Pedro Almodóvar’s new film is the masterpiece we were all expecting.
Almodóvar is considered by many to be the most fascinating living filmmaker and his 15th feature, Bad Education (La Mala Educación), continues his career-long exploration of desire and passion, going even darker than his last feature Talk To Her.
Returning to Live Flesh territory, Almodóvar transforms the film noir genre with the same balance of reverence and bold experimentation with which he has revolutionized the genre of melo- drama. He is dressed up more like Hitchcock than Sirk here, constructing his most complex plot to date – which is saying a lot – a tangle of stories within stories and films within films spanning three decades that plumb the lurid themes dear to the cold heart of the noir genre: moral uncertainty, deception and shifting identities run amok.
As is typical of Almodóvar’s work, Bad Education positively dazzles with its fluid transitions between artifice and reality, fantasy and memory. From its opening credits the visual design is as staggering, the colours as sensual and sumptuous as anything Almodóvar has produced thus far.
Here is an attempt at a plot summary: Young, successful gay filmmaker Enrique (Fele Martínez) is visited by a nervous hottie claiming to be his former schoolmate Ignacio (Gael García Bernal). Ignacio presents Enrique with a script that dramatizes their experiences together at a strict Catholic school: They were childhood loves who were separated by their harsh, jealous principal Father Manolo (Daniel Giménez Cacho) who lusted after Ignacio himself. Ignacio the screenwriter goes on to imagine a reunion of these three figures several years later when they have gone their separate ways (and in typical Almodóvarian fashion, different genders).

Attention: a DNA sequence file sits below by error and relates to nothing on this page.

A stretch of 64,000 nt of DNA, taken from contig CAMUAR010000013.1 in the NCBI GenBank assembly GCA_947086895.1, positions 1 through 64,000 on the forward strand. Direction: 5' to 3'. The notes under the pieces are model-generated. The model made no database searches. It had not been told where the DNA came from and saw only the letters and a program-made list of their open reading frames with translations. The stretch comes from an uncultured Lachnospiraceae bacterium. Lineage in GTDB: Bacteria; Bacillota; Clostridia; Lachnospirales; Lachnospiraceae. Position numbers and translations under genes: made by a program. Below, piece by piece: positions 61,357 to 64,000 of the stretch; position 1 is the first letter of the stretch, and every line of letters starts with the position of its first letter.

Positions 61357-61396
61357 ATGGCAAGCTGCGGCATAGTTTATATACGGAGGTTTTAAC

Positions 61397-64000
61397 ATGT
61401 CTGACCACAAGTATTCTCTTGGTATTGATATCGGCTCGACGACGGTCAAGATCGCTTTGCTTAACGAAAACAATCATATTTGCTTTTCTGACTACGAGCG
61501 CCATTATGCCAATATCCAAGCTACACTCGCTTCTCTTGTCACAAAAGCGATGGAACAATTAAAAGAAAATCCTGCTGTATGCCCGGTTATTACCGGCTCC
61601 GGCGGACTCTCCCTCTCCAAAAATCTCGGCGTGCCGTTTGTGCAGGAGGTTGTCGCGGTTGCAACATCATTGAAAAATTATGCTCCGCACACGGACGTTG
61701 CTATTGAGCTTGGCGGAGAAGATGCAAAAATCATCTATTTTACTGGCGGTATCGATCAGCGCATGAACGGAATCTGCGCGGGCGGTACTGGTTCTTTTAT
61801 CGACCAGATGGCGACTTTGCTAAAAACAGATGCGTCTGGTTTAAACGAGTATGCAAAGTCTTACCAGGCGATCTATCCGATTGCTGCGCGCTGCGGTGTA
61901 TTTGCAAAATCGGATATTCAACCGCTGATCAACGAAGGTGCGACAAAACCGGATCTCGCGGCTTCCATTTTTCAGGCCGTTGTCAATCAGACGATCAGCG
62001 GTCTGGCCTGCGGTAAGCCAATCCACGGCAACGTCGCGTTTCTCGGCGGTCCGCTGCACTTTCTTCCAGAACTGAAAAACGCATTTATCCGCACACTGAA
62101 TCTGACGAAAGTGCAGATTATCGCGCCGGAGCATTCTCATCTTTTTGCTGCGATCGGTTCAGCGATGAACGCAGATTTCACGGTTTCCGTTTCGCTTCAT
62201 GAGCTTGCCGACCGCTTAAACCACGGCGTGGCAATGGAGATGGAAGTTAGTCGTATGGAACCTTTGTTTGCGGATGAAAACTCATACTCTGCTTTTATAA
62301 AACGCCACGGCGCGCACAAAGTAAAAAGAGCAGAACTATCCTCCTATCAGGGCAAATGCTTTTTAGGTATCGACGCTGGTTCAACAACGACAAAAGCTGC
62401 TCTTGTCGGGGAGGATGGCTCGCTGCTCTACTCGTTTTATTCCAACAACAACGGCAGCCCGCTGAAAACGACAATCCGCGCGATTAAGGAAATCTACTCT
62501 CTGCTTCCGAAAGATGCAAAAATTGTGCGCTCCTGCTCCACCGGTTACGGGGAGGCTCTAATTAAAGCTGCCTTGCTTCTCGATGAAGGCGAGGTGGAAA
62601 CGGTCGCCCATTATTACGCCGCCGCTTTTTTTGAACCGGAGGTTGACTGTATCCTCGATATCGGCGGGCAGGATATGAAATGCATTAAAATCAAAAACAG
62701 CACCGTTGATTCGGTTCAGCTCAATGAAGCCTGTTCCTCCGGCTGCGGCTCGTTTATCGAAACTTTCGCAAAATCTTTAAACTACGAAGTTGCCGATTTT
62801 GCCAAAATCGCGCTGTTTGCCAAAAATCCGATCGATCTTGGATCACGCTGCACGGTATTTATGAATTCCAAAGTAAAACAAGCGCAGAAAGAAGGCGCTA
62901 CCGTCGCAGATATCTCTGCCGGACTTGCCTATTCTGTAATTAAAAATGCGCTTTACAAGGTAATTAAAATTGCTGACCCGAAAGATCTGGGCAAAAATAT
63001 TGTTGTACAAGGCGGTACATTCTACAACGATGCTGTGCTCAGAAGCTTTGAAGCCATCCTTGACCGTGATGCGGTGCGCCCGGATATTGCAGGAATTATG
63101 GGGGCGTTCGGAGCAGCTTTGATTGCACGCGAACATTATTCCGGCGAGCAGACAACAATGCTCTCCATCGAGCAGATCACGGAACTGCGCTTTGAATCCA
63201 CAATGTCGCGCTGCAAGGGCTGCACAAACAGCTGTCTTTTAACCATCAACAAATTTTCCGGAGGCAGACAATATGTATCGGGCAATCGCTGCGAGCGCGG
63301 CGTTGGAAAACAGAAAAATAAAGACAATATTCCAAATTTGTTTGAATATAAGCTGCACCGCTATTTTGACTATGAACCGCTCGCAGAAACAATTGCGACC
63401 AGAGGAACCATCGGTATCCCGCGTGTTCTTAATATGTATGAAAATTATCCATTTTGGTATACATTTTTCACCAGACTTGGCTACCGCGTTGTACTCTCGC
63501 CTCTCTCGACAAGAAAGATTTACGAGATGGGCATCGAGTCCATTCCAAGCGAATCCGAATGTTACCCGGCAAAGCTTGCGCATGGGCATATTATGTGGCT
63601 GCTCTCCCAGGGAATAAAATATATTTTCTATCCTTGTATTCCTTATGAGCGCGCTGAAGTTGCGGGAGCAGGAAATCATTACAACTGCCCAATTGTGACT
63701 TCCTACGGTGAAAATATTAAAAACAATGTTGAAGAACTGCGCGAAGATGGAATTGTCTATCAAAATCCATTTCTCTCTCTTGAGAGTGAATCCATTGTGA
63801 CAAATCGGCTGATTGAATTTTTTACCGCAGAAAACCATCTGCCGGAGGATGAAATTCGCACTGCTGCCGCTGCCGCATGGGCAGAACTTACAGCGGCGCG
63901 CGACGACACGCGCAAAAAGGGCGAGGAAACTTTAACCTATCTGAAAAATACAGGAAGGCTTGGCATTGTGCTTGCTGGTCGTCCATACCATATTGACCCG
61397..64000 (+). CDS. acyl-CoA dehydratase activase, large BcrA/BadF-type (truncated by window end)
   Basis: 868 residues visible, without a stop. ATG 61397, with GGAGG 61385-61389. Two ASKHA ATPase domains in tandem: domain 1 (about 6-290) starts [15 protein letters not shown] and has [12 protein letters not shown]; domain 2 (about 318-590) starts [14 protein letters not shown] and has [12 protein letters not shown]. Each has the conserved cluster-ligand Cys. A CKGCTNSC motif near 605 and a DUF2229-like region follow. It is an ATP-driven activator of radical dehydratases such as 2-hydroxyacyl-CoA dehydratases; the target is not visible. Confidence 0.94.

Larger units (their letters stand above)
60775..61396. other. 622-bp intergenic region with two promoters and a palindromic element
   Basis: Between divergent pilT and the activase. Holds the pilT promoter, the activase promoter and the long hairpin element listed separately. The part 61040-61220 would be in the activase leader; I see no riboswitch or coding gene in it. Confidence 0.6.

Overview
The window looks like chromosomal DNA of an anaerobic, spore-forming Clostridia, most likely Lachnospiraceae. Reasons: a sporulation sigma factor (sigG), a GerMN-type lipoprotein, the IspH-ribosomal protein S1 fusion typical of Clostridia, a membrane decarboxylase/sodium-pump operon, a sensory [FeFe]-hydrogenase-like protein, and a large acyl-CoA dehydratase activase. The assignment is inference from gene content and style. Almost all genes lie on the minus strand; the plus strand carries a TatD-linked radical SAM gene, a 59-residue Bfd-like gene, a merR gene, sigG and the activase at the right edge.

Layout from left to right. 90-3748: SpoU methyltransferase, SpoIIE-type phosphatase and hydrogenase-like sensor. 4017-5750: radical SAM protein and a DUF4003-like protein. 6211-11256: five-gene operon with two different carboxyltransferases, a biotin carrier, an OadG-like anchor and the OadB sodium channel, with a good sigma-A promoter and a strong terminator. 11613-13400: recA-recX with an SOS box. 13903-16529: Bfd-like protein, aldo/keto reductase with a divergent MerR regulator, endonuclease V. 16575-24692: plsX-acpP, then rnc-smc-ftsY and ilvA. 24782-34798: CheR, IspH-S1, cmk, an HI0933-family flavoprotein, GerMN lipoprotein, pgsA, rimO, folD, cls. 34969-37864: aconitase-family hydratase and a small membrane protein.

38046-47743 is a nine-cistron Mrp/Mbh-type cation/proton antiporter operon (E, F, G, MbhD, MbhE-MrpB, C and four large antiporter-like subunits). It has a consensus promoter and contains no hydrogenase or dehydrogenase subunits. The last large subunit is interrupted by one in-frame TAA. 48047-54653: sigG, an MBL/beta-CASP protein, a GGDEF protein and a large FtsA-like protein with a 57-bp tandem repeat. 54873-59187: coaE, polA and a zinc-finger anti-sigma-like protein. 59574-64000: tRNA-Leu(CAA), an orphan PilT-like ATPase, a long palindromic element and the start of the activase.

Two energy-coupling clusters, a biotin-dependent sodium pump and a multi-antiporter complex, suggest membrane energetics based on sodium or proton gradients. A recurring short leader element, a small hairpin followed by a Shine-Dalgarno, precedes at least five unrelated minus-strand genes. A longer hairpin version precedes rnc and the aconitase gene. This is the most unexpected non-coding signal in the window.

Enrique decides that this shall be his next film….
Bad Education premiered here at the Toronto international Film Festival and was one of a slew of films dealing with childhood sexual abuse in imaginative, daring ways. What was so fascinating was seeing how the other
filmmakers have absorbed one of Almodóvar’s most enduring characteristics: his unparalleled bravery for presenting any perversion or transgression with an enormous depth of feeling.
For example, an unsettling yet blatantly romantic scene features young Ignacio serenading Manolo with a rendition of “Moon River,” the song performed by Audrey Hepburn in the film Breakfast At Tiffany’s. This is just one of the many references that the legendary Spanish cinephile includes: He is unmatched at capturing the vitality and value that the cinema plays in many people’s lives.
Bad Education does not feature as many moments of pure tear-jerking beauty as some of his more recent films. There are at least two reasons I could think of for this: the near absence of female actors and the fact that the director is forced to expend much of his energy just keeping the wildly elaborate plot in order. Nevertheless, it is clear that Almodóvar’s golden years have no end in sight. Amen.